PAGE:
Reverse engineering directed gene regulatory networks from transcriptomics and proteomics data of biomining bacterial communities with approximate Bayesian computation and steady-state signalling simulationsRevista : BMC Bioinformatics
Volumen : 21
Número : 1
Páginas : 23
Tipo de publicación : ISI Ir a publicación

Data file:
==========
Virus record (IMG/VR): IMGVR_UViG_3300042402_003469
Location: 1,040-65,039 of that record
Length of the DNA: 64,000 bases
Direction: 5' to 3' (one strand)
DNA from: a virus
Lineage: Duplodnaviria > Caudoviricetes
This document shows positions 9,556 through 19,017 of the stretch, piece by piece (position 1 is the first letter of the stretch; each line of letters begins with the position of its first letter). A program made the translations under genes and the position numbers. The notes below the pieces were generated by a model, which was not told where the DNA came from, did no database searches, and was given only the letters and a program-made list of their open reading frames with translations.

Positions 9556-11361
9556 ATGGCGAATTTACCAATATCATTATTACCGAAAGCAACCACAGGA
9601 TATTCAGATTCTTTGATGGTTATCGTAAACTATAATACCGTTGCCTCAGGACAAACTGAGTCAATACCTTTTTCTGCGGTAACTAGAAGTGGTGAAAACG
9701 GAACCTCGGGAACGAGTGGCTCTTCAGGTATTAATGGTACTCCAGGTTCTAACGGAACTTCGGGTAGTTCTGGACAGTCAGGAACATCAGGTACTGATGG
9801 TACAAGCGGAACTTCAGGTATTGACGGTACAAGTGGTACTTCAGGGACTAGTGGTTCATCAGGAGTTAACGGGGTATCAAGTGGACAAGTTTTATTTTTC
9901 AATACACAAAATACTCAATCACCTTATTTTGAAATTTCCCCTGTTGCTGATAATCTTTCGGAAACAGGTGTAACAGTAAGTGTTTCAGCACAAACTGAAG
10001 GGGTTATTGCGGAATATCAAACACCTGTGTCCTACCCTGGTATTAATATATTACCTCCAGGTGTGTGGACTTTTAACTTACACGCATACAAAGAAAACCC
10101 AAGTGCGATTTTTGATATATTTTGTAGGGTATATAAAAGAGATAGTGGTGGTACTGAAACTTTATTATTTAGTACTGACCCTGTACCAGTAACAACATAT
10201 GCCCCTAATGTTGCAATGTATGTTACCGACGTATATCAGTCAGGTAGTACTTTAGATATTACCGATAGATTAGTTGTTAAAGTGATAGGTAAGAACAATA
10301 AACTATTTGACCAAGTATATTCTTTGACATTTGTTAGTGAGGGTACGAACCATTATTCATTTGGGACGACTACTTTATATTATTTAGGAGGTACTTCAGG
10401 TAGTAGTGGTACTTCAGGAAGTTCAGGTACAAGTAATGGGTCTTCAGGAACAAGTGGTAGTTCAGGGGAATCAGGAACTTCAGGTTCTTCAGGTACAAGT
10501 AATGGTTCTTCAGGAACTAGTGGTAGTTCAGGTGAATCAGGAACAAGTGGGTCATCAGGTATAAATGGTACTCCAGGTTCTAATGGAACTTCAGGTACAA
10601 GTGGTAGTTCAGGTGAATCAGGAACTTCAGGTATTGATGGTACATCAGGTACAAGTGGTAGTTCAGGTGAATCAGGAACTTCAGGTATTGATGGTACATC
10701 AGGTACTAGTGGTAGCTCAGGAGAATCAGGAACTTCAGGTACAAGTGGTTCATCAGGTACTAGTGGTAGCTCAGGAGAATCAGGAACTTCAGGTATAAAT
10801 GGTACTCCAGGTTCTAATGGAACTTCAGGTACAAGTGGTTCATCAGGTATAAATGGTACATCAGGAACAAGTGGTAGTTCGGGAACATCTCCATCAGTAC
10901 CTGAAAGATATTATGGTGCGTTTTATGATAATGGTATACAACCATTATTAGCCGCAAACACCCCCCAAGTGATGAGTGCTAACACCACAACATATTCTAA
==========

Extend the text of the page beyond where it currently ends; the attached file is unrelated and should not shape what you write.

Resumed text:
AbstractBackground: Network inference is an important aim of systems biology. It enables the transformation of OMICs datasets into biological knowledge. It consists of reverse engineering gene regulatory networks from OMICs data, such as RNAseq or mass spectrometry-based proteomics data, through computational methods. This approach allows to identify signalling pathways involved in specific biological functions. The ability to infer causality in gene regulatory networks, in addition to correlation, is crucial for several modelling approaches and allows targeted control in biotechnology applications.Methods: We performed simulations according to the approximate Bayesian computation method, where the core model consisted of a steady-state simulation algorithm used to study gene regulatory networks in systems for which a limited level of details is available. The simulations outcome was compared to experimentally measured transcriptomics and proteomics data through approximate Bayesian computation.Results: The structure of small gene regulatory networks responsible for the regulation of biological functions involved in biomining were inferred from multi OMICs data of mixed bacterial cultures. Several causal inter- and intraspecies interactions were inferred between genes coding for proteins involved in the biomining process, such as heavy metal transport, DNA damage, replication and repair, and membrane biogenesis. The method also provided indications for the role of several uncharacterized proteins by the inferred connection in their network context.Conclusions: The combination of fast algorithms with high-performance computing allowed the simulation of a multitude of gene regulatory networks and their comparison to experimentally measured OMICs data through approximate Bayesian computation, enabling the probabilistic inference of causality in gene regulatory networks of a multispecies bacterial system involved in biomining without need of single-cell or multiple perturbation experiments. This information can be used to influence biological functions and control specific processes in biotechnology applications.Keywords: Acidophiles; Approximate Bayesian computation; Biological signalling simulations; Biomining; Gene regulatory networks; Machine learning; Multispecies bacterial community interactions.